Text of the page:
"Paralegals have been part of the legal profession for roughly 30 years.  When utilized correctly [PDF], they are a significant benefit to a law firm or law department and its clients because they are able to handle both routine and sophisticated legal tasks that do not require a lawyer but cannot be performed by secretaries or other administrative personnel who lack the time, skills or education.

"Failure to utilize paralegals effectively results in a host of problems for a law firm or a law department - and for the paralegals themselves.  The results of a recent survey (August 2005) by the Committee on Paralegals of the Business Law Section of the American Bar Association is consistent with the experience the author has had training and working with paralegals and in consulting with law firms and departments about how to improve paralegal utilization."

"Paralegals. Just say no."

Recent post from the UK's nearlylegal blog describes a familiar problem. Do you agree with this paralegal's solution?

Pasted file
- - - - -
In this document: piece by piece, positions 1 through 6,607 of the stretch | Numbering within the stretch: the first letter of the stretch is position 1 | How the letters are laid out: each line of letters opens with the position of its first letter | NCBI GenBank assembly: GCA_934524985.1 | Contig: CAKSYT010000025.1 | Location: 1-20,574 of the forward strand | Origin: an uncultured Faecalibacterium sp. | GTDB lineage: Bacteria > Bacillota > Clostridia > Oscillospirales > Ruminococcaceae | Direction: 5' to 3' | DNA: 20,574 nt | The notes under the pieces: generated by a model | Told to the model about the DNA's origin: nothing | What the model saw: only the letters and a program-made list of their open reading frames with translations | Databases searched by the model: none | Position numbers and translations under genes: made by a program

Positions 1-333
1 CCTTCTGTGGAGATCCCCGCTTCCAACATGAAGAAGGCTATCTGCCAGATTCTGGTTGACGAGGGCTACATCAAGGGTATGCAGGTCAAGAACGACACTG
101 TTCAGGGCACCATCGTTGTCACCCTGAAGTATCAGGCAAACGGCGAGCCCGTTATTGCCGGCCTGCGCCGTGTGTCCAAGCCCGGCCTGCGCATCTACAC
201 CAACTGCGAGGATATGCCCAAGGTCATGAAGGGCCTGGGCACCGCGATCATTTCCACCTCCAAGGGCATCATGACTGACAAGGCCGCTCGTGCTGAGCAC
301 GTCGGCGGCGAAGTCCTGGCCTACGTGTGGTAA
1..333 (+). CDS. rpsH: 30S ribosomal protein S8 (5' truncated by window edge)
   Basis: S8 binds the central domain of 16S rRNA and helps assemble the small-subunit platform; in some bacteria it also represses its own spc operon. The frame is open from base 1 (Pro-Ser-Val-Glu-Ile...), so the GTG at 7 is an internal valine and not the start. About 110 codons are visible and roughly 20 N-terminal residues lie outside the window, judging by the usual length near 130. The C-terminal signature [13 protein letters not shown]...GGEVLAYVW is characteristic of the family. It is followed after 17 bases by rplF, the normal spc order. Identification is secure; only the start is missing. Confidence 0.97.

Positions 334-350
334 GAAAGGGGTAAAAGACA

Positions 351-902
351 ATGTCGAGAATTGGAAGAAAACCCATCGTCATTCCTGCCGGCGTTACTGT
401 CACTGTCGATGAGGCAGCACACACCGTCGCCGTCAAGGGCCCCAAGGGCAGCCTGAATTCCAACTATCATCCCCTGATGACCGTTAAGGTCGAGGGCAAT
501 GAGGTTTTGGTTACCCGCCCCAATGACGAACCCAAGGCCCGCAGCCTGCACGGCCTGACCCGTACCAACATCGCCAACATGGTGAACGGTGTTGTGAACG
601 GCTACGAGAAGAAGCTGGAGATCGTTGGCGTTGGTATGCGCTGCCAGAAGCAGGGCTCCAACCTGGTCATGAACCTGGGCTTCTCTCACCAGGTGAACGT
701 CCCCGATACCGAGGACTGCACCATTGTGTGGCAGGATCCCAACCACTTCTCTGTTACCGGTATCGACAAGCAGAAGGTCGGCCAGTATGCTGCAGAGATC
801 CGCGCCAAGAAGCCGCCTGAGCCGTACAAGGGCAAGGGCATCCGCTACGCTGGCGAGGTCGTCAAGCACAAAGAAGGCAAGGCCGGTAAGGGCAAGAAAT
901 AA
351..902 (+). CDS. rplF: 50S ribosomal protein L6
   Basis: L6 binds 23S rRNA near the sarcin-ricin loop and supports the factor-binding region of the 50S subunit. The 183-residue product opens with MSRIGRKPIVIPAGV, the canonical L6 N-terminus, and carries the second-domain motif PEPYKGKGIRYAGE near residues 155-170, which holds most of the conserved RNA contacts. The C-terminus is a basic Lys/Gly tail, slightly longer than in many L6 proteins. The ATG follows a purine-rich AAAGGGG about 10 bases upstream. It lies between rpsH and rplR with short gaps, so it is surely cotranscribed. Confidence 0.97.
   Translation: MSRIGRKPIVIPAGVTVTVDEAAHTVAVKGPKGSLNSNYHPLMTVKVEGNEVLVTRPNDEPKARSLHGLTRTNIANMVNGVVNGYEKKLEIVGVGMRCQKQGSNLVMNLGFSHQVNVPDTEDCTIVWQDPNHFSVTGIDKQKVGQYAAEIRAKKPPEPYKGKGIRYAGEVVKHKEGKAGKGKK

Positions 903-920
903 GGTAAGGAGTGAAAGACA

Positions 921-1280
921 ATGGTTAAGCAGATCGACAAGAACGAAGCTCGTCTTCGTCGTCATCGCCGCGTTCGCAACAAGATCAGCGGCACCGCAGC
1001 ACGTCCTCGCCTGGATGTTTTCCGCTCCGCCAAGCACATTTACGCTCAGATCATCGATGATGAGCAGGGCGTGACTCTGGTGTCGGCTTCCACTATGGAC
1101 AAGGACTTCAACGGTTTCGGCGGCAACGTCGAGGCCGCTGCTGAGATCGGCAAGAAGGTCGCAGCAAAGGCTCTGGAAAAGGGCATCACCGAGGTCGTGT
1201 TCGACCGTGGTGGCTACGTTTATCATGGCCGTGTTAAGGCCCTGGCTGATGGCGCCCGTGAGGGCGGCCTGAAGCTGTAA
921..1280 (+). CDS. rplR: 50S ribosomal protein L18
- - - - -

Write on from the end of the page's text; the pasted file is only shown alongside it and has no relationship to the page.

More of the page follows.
"I currently have four solicitors giving me work. Regardless of what I explain about current workload, each insists that their work takes priority. Each then gets very annoyed when I do my own form of triage as to what gets done first and what gets delayed. I have to. They are individually incapable of accepting that their work might have to be done later, or by them.

"Let us get this straight, on the off chance they are reading. I am paid (badly) to do casework. This I do well. I am not paid (badly) to spend many extra hours supporting your demands to do work that is necessary because of your poor time management, or because you simply assumed that I would be able to do it.

"What would be professional would be to actually work out, between yourselves, how my workload is to be organised. I suggest you try it."